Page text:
April 9 – April 15, 2022 

Week Twelve of our 31st Season

This year Aquatic Adventures embarks on its 31st season of providing our guests the unique opportunity to encounter the North Atlantic humpback whales on their breeding and calving grounds, the Silver Bank. As the season unfolds, we’ll highlight some of the various encounters and experiences of our guests each week. We hope you enjoy following along!

Here we are, the last week of the Silver Bank season for Aquatic Adventures but certainly not the last week for the whales. This week humpbacks were still being seen in Samana Bay, another mating and calving location south east of the Silver Bank, so we had positive expectations when we arrived Sunday that some of the whales from the adjacent banks and bays would be passing through on their way north. We had also had a report from the Center for Coastal Studies that many mother and calf pairs had made it to their feeding grounds. The timing of the migration north varies for each whale, where some whales from earlier in the season have made the trek back and others have stayed; the reason for this variation remains unknown. Regardless of the reason that some whales remain later into the season, we are grateful. 

Day one and our expectations are already blown, quite literally, out of the water! A mother and calf with escort stayed with us for hours in the afternoon, allowing both groups of guests to spend many minutes with them at a time. She laid on the surface with a fairly young calf while the escort trailed behind and just below her. At first the escort seemed wary of us and sent us a few warning signs, fin slapping and trumpet blowing, but once he calmed and the people were in the water, he seemed to relax, allowing us to get a closer look. With the sun at our backs, the calf laying on the mother’s nose taking a break from swimming and rolling over onto her dorsal side, was perfectly lit for some amazing underwater photography. If you weren’t taking photos it was just as amazing to see the connection between a mother and her calf being nurtured. Perhaps we will see this pair in a few weeks’ time up north in the feeding grounds.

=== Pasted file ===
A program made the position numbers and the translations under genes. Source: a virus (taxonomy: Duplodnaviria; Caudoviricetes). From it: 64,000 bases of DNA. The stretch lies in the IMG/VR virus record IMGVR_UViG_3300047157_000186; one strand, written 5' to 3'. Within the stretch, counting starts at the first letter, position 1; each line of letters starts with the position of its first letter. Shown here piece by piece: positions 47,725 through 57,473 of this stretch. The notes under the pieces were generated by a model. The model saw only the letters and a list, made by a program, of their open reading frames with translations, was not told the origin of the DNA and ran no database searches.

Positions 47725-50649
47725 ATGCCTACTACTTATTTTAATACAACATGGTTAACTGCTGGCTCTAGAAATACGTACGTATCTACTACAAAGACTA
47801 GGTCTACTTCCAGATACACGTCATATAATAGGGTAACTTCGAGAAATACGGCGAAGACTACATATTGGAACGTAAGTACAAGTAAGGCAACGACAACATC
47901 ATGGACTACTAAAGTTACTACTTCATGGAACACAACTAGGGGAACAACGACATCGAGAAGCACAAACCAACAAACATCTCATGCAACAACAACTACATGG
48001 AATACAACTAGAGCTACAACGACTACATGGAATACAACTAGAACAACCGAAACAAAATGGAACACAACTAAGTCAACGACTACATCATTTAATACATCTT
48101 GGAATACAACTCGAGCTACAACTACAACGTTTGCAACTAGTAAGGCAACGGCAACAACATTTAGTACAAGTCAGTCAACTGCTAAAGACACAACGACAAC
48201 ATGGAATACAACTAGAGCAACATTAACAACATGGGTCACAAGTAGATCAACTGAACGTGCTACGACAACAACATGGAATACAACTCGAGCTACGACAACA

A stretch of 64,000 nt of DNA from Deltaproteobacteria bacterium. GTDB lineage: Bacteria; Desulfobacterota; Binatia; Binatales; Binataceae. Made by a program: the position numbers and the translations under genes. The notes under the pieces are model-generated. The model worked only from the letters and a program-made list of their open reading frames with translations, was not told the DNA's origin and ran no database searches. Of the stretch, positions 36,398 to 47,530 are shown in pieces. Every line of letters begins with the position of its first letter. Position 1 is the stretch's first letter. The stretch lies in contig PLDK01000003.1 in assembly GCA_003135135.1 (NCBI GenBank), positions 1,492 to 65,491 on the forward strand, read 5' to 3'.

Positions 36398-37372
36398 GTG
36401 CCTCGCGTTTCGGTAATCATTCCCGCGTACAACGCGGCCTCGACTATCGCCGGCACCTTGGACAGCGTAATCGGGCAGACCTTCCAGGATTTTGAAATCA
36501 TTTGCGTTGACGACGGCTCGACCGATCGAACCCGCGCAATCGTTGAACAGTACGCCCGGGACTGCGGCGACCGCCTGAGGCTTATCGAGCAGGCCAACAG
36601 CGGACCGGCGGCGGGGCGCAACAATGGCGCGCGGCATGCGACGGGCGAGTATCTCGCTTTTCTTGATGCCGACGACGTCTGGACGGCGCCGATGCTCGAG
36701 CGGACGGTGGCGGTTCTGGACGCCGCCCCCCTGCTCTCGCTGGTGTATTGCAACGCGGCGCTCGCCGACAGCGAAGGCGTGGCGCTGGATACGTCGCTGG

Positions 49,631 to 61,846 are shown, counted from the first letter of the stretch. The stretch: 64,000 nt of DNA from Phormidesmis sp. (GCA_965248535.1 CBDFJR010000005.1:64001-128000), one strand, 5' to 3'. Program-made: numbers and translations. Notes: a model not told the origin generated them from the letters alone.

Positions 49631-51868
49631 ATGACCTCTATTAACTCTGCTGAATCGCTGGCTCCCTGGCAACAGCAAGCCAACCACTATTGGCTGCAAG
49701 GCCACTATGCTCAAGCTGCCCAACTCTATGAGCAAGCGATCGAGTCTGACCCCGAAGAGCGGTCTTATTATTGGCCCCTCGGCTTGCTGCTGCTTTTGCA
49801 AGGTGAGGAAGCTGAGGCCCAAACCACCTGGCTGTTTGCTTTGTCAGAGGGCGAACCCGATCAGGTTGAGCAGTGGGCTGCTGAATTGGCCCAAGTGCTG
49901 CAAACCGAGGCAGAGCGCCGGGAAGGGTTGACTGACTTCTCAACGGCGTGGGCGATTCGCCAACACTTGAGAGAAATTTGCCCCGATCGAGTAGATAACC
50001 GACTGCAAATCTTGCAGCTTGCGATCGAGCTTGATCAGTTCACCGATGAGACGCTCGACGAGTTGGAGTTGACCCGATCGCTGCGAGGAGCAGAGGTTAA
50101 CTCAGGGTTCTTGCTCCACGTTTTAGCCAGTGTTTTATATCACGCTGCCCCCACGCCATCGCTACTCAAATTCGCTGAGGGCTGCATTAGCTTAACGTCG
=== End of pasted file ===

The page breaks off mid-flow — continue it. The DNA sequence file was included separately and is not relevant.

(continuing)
Not surprisingly we came across a few rowdy groups this week. As whales begin to head north, the females become few and the males still vying for a chance to mate are in high competition mode. In one particular rowdy group we counted a total of 8 whales. Much too active and aggressive to even consider getting into the water with them, but still amazing to watch from the tender. Another group of whales that could potentially become a rowdy had four males with a resting female. The males circling her were presumably taking a break from competing so we took advantage of the chance to get into the water with them. There are certain behaviors that guests are not allowed to enter the water with and one of these is a rowdy group; the only exception is if the group is in a resting period and all high energy activity has ceased. It is a quick encounter but by staying close to the tender above the female it is interesting to watch as the multiple males circle her waiting to start up the competition again.

Later in the week we came across another mother and calf pair, but this calf seemed to be more mature. Our first glimpse of the whales was the adult appearing out of nowhere, in a full spinning head breach. Time and time again she launched herself high above the waves and came crashing down in an epic display of acrobatics. Three times she did this and then the calf came barreling out of the surf, throwing itself with such momentum its full body came above the waves. Clearly this small whale had practiced this maneuver quite a few times. It’s difficult to say why this mother and calf pair have stayed so long on the Silver Bank. Perhaps the mother wanted to get her calf as strong as possible before heading north, or perhaps the orca scars on its dorsal and fluke are an indication of previous trauma and she is cautious about the journey. One day soon though she and the rest of the humpbacks here in the Dominican Republic will make the 1500-3000km journey back to their feeding grounds, hopefully to return again next year with full bellies and some with new calves. 

 But now it is time for us to pack our bags and also return home. It has been an incredible season! We have met some amazing people, had some breath-taking encounters and even received some positive fluke matches from the Center For Coastal Studies (Glacier, Scythe, Touchdown, Twine and Viking). We all feel so grateful; to be back on the Silver Bank, for the incredible whales and for the wonderful guests that truly make this a magical experience. See you next season! 

The Aquatic Adventures team hopes that you are as inspired as we are to help sustain the humpback whale population. Through our partnership with the Center for Coastal Studies, we are helping to gain critical information on these charismatic creatures, and to seek ways to protect and preserve them. To find out more about this effort, join their mailing list or to make a donation, large or small, please visit: www.coastalstudies.org/aquaticadventures

We are proud to support SeaLegacy in their efforts to create powerful media to change the narrative around our world’s oceans. Their mission is to inspire the global community to protect our oceans. To learn more about SeaLegacy and help with this important mission, please visit: https://www.sealegacy.org

Thanks to all who have generously donated!

Learn more about Aquatic Adventures here.

Written by: Aquatic Adventures team member Gillian Morin
Edited by: Aquatic Adventures team member Heather Reser 

Images: Aquatic Adventures and Pep Gambardella